“This area really is a desert when it comes to Olympic-size pools,” he said. “There’s one at Pitt and one at Chartiers Valley High School (near Bridgeville), but it’s only six lanes. This past season, our YMCA district meet had to be held at SPIRE Institute in Ohio and the state meet was at West Virginia University.
“An Olympic-size pool can be adjusted to make 24 lanes for short-course swimming. At the high school level, Mars and North Catholic would be obvious teams who could use it. But Knoch has no pool and they could make use of it as well.”
But competitive swimming is just one activity on the large scale of what the proposed complex could provide. Slobodnyak said many such complexes that already exist include much space devoted to the medical field with doctors offices and suites.
“We’re looking at having a weight room with stationary bikes, treadmills, full-size basketball courts, a cafeteria,” said Slobodnyak. “And we want this to be a place open to the public, a place where an arthritis patient can come and receive hydrotherapy, soak in a hot tub. But also a place where a family can hold a kid’s birthday party. People from every walk of life will be able to benefit from it.”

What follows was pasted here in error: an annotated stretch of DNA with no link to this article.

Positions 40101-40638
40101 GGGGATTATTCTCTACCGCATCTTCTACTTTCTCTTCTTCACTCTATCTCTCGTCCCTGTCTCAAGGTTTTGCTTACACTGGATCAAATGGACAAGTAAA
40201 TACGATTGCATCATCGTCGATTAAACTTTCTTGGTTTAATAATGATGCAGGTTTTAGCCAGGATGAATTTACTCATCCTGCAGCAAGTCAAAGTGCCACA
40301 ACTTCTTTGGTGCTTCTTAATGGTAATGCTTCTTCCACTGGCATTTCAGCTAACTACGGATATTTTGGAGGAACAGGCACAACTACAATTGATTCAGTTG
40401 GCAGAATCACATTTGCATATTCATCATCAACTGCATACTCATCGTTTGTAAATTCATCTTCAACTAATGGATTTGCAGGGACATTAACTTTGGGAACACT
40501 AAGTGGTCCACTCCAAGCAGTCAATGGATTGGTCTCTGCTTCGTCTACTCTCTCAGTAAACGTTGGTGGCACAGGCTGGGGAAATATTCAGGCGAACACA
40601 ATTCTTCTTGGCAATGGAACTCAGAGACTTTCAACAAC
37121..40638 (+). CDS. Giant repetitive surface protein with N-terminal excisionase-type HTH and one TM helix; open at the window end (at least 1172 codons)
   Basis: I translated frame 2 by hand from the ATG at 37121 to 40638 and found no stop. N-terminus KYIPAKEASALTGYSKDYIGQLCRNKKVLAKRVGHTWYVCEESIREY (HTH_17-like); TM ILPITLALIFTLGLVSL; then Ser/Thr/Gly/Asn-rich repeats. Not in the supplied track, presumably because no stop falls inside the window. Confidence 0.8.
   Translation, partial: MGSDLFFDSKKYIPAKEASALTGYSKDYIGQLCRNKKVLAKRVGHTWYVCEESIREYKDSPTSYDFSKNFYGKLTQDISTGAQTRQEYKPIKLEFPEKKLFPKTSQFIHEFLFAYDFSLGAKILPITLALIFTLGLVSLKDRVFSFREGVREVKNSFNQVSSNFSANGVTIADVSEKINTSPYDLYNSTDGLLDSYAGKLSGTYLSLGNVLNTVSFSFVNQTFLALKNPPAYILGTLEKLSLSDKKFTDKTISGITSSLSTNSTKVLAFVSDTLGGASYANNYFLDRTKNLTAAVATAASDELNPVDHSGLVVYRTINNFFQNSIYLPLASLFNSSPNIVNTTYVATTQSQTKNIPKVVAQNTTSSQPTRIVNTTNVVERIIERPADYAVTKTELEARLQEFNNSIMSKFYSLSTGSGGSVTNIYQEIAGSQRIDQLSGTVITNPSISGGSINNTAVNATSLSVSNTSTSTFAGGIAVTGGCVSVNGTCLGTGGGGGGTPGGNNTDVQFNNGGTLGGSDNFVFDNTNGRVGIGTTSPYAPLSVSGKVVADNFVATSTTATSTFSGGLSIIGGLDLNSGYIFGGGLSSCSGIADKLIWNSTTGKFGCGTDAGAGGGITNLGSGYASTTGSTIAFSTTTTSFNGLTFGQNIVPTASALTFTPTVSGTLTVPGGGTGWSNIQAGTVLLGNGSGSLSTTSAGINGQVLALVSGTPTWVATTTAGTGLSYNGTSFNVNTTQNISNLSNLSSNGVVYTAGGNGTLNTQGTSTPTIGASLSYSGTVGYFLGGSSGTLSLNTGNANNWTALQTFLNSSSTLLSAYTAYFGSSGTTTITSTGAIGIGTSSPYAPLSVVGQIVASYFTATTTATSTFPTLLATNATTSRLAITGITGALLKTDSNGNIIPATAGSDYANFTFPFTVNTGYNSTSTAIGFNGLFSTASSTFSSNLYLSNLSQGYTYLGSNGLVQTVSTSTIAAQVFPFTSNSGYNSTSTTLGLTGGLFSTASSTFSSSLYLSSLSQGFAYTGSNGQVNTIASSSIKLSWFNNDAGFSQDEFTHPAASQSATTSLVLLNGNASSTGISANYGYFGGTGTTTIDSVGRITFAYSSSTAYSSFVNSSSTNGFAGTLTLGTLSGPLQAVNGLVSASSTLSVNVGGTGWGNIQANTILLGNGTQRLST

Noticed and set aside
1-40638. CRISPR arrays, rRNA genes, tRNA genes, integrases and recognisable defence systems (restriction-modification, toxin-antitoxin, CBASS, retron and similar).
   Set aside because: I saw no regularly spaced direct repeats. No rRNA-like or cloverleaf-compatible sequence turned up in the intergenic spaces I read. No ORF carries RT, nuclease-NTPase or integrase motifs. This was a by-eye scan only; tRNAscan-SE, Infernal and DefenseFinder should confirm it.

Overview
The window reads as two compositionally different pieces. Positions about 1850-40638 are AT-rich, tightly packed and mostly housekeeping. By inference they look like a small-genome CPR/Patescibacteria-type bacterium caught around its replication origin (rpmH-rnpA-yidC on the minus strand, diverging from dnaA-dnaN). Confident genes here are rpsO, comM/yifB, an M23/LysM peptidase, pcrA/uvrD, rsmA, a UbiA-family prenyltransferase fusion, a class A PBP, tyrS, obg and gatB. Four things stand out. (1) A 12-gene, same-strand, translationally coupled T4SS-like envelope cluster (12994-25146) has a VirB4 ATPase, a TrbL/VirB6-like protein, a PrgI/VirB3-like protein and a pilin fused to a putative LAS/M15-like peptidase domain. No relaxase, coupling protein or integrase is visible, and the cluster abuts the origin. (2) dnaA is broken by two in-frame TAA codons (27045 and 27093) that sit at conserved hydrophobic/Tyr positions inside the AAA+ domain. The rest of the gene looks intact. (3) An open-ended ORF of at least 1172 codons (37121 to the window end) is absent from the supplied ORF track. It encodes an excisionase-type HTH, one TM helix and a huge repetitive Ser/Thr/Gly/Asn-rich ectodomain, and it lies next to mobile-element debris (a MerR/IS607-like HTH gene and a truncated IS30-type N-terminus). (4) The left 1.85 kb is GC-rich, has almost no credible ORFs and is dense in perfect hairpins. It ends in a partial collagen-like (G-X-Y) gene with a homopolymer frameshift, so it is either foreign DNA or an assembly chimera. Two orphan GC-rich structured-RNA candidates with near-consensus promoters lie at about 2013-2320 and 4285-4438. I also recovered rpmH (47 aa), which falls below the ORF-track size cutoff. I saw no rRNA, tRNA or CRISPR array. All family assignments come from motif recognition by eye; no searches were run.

Slobodnyak also pointed out that businesses in the area would benefit from such a complex.
“If this gets built and it ends up hosting a YMCA state or college meet, where are those people spending the night? Where are they eating? Hotels, restaurants, retail stores would all make money from it,” he said.
When it comes to footing the bill, Slobodnyak said there will be “many hands in the pot.”
“We are accepting donations, but our next step is to speak with local businesses and corporations to see what they would want out of such a place, how it could be of use to them. If they agree to join in, their financial investments will help pay for the construction.”
The complex is still only a vision. Whether or not ATTACC moves forward with the plan will depend largely on a feasibility study that will be conducted over the next six months.